Market Coverage: Tuesday December 7 Yahoo Finance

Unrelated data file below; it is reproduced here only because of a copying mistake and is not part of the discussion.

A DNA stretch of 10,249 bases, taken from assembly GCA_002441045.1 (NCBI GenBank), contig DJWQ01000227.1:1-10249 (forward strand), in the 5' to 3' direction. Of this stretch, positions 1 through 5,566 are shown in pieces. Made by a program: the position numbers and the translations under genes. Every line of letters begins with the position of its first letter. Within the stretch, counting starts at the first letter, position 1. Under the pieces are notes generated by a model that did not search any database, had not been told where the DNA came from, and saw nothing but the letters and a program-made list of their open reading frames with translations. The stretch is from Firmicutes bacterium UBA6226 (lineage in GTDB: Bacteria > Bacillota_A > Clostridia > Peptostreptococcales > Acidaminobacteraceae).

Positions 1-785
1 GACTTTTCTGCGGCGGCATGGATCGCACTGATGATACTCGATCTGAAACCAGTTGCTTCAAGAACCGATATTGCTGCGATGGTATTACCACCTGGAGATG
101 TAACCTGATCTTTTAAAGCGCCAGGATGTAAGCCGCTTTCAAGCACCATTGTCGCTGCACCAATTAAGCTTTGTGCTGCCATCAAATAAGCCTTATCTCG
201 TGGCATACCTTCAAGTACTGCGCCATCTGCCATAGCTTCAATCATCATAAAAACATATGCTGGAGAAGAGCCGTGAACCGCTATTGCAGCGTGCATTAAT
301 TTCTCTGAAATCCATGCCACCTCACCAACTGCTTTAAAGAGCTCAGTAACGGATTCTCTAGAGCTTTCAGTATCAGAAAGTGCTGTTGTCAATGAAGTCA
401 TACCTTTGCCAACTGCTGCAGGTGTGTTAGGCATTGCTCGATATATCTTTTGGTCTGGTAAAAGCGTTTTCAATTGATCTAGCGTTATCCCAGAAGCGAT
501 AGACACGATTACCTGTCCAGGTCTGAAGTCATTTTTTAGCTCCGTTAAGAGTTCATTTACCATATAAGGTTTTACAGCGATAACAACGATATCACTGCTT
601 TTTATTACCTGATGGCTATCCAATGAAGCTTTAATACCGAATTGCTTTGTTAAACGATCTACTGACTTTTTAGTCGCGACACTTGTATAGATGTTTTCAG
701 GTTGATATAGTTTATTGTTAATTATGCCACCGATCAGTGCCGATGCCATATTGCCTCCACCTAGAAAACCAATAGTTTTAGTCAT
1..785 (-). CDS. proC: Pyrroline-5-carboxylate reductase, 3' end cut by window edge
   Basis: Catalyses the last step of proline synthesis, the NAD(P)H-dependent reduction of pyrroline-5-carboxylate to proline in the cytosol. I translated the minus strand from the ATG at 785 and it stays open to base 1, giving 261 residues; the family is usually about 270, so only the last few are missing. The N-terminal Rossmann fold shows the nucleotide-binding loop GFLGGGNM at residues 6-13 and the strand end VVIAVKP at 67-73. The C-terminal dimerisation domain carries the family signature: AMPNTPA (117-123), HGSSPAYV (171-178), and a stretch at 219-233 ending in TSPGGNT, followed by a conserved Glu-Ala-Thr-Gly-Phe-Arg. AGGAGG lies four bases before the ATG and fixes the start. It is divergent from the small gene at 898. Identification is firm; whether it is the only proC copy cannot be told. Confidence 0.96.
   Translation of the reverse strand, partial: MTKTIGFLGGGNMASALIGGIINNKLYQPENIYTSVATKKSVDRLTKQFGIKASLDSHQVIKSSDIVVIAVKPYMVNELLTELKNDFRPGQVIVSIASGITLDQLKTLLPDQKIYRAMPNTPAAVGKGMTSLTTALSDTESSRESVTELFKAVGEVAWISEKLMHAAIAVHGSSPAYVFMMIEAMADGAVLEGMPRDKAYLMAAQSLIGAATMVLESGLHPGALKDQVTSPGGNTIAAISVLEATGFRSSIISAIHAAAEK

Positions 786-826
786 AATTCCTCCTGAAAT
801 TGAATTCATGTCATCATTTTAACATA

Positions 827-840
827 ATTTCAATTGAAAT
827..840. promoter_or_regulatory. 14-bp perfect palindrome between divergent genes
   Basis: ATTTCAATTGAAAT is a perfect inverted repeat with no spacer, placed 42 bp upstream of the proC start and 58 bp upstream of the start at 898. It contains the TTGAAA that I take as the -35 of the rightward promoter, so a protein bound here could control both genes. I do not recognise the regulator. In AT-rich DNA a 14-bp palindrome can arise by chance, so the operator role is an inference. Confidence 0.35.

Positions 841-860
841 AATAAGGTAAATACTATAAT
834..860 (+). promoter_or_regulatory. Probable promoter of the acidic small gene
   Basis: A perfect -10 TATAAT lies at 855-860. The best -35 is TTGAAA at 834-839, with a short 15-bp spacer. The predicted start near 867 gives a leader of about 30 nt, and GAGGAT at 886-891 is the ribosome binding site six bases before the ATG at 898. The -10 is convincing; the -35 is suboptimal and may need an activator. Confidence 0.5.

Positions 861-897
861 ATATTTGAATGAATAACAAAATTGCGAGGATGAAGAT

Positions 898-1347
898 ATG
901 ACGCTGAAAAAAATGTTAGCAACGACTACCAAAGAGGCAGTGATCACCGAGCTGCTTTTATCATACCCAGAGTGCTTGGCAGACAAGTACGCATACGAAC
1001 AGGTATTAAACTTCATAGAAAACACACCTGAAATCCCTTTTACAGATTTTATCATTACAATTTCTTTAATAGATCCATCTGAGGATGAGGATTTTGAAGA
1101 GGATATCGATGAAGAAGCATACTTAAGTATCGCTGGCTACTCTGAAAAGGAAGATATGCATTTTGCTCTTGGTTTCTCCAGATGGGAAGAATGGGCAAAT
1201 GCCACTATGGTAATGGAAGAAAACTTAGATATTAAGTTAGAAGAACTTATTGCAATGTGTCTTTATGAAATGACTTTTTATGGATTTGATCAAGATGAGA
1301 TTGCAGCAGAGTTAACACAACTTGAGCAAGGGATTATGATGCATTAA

Get the latest up-to-the-minute continuous stock market coverage and big interviews in the world of finance every Monday–Friday from 9 am to 5pm (ET). Stocks jumped on Tuesday to extend gains from earlier this week, with volatility stemming from concerns about the Omicron variant at least momentarily abating. The Dow advanced by about 1% just after the opening bell. A day earlier, the index ended higher by nearly 650 points, or 1.9%, as cyclical names that had underperformed in the recent session rebounded strongly. The jump marked the Dow's best day since March. The S&P 500 and Nasdaq posted even more robust gains, with the latter gaining by nearly 2%. More upbeat commentary and preliminary data suggesting the Omicron variant may not produce as severe of infections as previously feared helped boost markets over the past couple sessions. And elsewhere, renewed commitments by Chinese economic officials to focus on policies that would boost economic growth helped fuel global risk assets. Earlier on Monday, the People's Bank of China cut its reserve requirement ratio for banks in the region, easing monetary policy at a time when many other global central banks including the U.S. Federal Reserve have been starting to move toward rolling back highly accommodative policies. Dr. Anthony Fauci, director of the National Institute of Allergy and Infectious Diseases (NIAID), told CNN on Sunday that "thus far it does not look like there's a great degree of severity" to the Omicron variant relative to prior mutations of the virus. And pharmaceutical company GlaxoSmithKline said that preliminary data showed its coronavirus antibody treatment remained effective against the "full combination of mutations" present in the Omicron variant, according to a statement Tuesday. The CBOE Volatility Index (^VIX) decreased to just below 24 as investors assessed the risks of the Omicron variant in light of new remarks. This brought the so-called "fear gauge" down from its peak of more than 35 on Friday, or its highest level since January. "The level of volatility is somewhat logical here because a lot of this started prior to the Omicron variant really emerging. We knew that [Fed Chair Jerome] Powell was changing course in terms of his policy actions, he was speaking more hawkishly. Markets were already in the process of re-pricing a bit," Jim Caron, Morgan Stanley Investment Management fixed income portfolio manager, told Yahoo Finance Live on Monday. "I know after Thanksgiving [news about Omicron] came out and that created a pretty big volatile event, but I think the initial conditions where valuations were pretty full, we knew the Fed was starting to change course and starting to tighten financial conditions a bit, and that's going to mean that asset prices are going to have to reprice," he added. "You start to get somewhat of a perfect storm when you add a health risk." While technology stocks were poised to outperform on Tuesday, the move comes after weeks of these names lagging the broader market as expectations for a monetary policy shift increased in the U.S. Alongside concerns of the Omicron variant, investors have also been ascertaining when and how robustly the Federal Reserve will move to accelerate its asset-purchase tapering program and raise interest rates from their current near-zero levels as inflationary pressures continue to mount. On Friday, the Labor Department is set to release its November Consumer Price Index (CPI), which is expected to show the fastest year-over-year rise in core consumer prices since 1991, at a 4.6% annual gain. "Tech and growth stocks are the longest-duration assets, which means they're going to be the most negatively impacted in valuation by any bump up in inflation which would take interest rates up," Paul Meeks, portfolio manager for Independent Wealth Solutions Management, told Yahoo Finance Live. "But on the other hand, what the Fed is doing and is even talking about doing, which is going from accommodative to more restrictive monetary policy, is a known." For more on this article, please visit:

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